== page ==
Rainfed agriculture is a term used to define agricultural practices that primarily rely on rainfall as the source of water. On closer inspection, it is observed that the majority of the less endowed in developing countries depend on this method for the supply of water. Specifically, more than 95% of farms in sub-Saharan Africa, 90% in Latin America, 75% in the Near East and North Africa; 65% in East Asia, and 60% in South Asia rely on this process as the primary source of water. The huge difference in the topography, relief, soils, and anthropogenic changes makes rainfed agriculture a very unreliable source of water. Due to this unreliability, rainfed agriculture remains a risky, low-input practice. Thus, low investments lead to old agricultural practices, loss of water due to runoff, and water loss caused by fragmentation (Rashid, Hussain, and Khan). This brings a huge water issue to the farmers who may not have any other means of water supply or the existing means may be unreliable. This leads to low yields every time water is insufficient. In addition, poor management of the soils can lead to low production even with an adequate supply of water, since the water may be unable to penetrate into the soil and have high rates of evaporation.
Ways to Manage Water Resources
To minimize the risk of rainfed agriculture, there are ways in which one can manage the water to ensure continuous supply throughout the year. It can be argued that rainfall water management calls for a new era of management of water-focused on the water input and runoff (Molden). This method not only considers the amount of water available but on how efficiently it is used up on the farm. Effective rainwater harvesting, land consolidation, better soil and water conservation, use of the good quality seed, balanced nutrient management, and weed control are some of the ways that can bring about a solution to the issues in rainfed agriculture (Rashid, Hussain, and Khan).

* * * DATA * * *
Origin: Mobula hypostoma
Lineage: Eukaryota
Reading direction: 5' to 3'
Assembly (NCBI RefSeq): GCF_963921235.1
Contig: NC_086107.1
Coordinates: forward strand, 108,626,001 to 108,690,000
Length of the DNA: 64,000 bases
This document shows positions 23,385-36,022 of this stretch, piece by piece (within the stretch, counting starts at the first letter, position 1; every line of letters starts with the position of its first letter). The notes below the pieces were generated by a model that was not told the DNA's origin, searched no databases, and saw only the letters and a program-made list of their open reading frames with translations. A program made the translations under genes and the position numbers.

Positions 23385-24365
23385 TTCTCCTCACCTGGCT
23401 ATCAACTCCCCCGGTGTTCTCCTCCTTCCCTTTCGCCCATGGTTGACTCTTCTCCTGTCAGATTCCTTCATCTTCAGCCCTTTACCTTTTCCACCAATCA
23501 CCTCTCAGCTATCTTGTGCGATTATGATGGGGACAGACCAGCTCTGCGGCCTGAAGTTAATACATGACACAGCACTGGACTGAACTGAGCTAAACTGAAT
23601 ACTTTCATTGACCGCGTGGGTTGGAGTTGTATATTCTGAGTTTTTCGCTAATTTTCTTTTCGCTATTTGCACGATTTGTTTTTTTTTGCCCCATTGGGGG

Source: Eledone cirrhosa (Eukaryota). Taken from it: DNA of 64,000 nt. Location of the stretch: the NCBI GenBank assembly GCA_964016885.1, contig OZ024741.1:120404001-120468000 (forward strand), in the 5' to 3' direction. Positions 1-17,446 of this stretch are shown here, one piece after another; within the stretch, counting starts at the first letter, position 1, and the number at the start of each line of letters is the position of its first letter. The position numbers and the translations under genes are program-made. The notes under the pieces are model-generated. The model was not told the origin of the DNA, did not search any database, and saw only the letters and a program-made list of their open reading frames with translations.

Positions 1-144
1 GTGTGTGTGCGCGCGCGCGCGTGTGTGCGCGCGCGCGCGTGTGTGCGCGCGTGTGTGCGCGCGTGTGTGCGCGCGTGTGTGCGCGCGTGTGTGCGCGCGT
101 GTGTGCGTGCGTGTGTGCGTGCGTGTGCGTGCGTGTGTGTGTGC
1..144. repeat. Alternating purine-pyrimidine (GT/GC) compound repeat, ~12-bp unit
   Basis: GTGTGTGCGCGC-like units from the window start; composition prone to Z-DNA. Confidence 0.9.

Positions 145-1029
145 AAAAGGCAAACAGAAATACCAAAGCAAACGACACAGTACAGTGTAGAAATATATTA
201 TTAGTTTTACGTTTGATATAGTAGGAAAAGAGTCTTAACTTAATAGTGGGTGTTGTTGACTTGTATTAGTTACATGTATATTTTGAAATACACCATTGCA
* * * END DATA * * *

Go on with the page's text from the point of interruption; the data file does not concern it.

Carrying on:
In Situ and Catchment-Based Water Harvesting
The first development in rainfed agriculture is ensuring that water is conserved by the use of better water harvesting techniques in the field. The two most important techniques in this section are in situ and catchment-based water harvesting. In situ water harvesting ensures that as much water as possible is conserved in areas where it falls. For this system, land and soil treatments are involved to ensure water retention of the soils is improved. Catchment-based water harvesting now ensures that water that is in excess of the in situ system is conserved. For water catchment, methods used are contour furrows, terracing, and run-off recycling. Thus, the water level is held up enough for a sufficient amount of time. This method thus basically ensures efficient use of water by crops and is most common in moderate rainfall receiving areas of the world whose rain range between 240 to 400 mm annually. This leads to higher yields due to increased water capacity. For instance, each millimeter of saved water could increase the yield of wheat by an average of about 10 kg ha 1 (Baig, Zia, and Sombathova).
Importance of Water Conservation in Agriculture
Conservation agriculture is also a huge step in water management. This method includes and is not limited to minimum tillage, no-till, direct drill, mulch tillage, stubble mulch, trash farming, and strip tillage. All these methods help to reduce soil erosion. Deep tillage can also be useful in increasing the porosity of soil and breaking the compact cemented layer of soil and thus reducing the permeability of the soil. Thus these practices ensure that the soil is in a condition where it can hold water for a longer amount of time to ensure maximum absorption by the crops. For instance, the use of wheat straw in Pakistan as a mulch was proven to increase soil water retention capacity by 45 percent and pore volume by about 7.5 percent (G.Voss).